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Leadsom 'facing black-ops campaign from May allies'

Published 10/07/2016

Andrea Leadsom insisted she believed that everyone has an equal stake in society, after he controversial comments on being a mother
Andrea Leadsom insisted she believed that everyone has an equal stake in society, after he controversial comments on being a mother

Andrea Leadsom is facing a "black-ops" campaign by MPs who want to "denigrate her reputation" , key supporter Iain Duncan Smith has claimed.

It comes after allies of Theresa May stepped up their criticism of Mrs Leadsom, with one senior minister suggesting she could become the Tory equivalent of Jeremy Corbyn because of her lack of support in Parliament.

Employment minister Priti Patel, who campaigned for Brexit alongside Mrs Leadsom, suggested that the energy minister lacked the experience and broad appeal to win a general election.

But former Tory leader Mr Duncan Smith insisted both candidates are capable of becoming the next prime minister and called for the Conservative Party to show decency during the campaign.

Asked about reports that some MPs are prepared to quit the party if Mrs Leadsom become Prime Minister, he told ITV's Peston on Sunday: "I have a simple comment to them, which is calm down for God's sake, this is a leadership election and I think people come to regret some of the silliest things they say during a leadership election.

"I've seen it all before - the reality is that both of them are qualified.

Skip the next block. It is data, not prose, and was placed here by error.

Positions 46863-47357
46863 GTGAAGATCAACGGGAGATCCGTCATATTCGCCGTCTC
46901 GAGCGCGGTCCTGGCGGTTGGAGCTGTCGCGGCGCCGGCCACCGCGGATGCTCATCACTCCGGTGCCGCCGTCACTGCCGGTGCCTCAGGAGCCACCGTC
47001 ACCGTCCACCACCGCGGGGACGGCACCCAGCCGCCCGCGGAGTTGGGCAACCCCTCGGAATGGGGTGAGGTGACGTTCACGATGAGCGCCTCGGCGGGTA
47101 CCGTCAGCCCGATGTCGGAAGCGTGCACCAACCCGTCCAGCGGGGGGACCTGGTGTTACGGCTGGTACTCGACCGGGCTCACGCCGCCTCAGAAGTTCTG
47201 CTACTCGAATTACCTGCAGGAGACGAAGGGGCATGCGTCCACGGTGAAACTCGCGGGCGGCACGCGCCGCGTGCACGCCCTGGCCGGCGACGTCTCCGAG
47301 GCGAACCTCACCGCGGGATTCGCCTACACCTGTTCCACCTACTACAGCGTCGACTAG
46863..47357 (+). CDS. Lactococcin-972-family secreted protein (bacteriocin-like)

"Look, if Andrea was so unqualified to be Prime Minister, and you know we've had a lot of sniping, a kind of real 'black-ops' operation to denigrate her reputation.

"If she was so bad what in heaven's sake would the Prime Minister be doing making her a serious government minister?"

He later added: "We should really be very careful about the threats and the things that we say, all of us, and conduct this in decency."

Ms Patel, who is backing Mrs May's campaign, warned that Mrs Leadsom could find herself unable to govern due to the lack of support from MPs, or win an election victory by appealing to swing voters.

In an interview with the Sunday Telegraph, she said: "You win elections by having that broad appeal.

"Look at Labour right now, and the narrow appeal they have. We have to represent society as it is today and be a true voice for modern Britain and a positive Britain."

Mrs May secured her place on the leadership ballot by securing 199 votes from MPs, with Mrs Leadsom winning the support of 84 colleagues.

Ms Patel warned a victory for Mrs Leadsom could mean that the process of leaving the European Union would be harder to deliver, even though the energy minister backed Brexit and Mrs May had supported a vote to Remain in the EU.

"We have to govern," Ms Patel said. "To govern we have got to be able to carry the support of Members of Parliament. That's incredibly important. I don't need to give a re-run of what's happening with Labour right now."

Asked if Mrs Leadsom could become a Conservative version of Mr Corbyn, Ms Patel said: "We could end up in that situation. And then it becomes very difficult to govern and deliver the programme for Leave."

She added: "Right now we need an individual with a great deal of experience. She doesn't have that just yet, not yet. She is in government - but Theresa's experience is second to none."

She added that Mrs May was "on a par" with former prime minister Mrs Thatcher, the first female occupant of Number 10.

Ms Patel's comments came after Mrs Leadsom endured a barrage of criticism after appearing to suggest that being a mother gave her an advantage over her childless rival.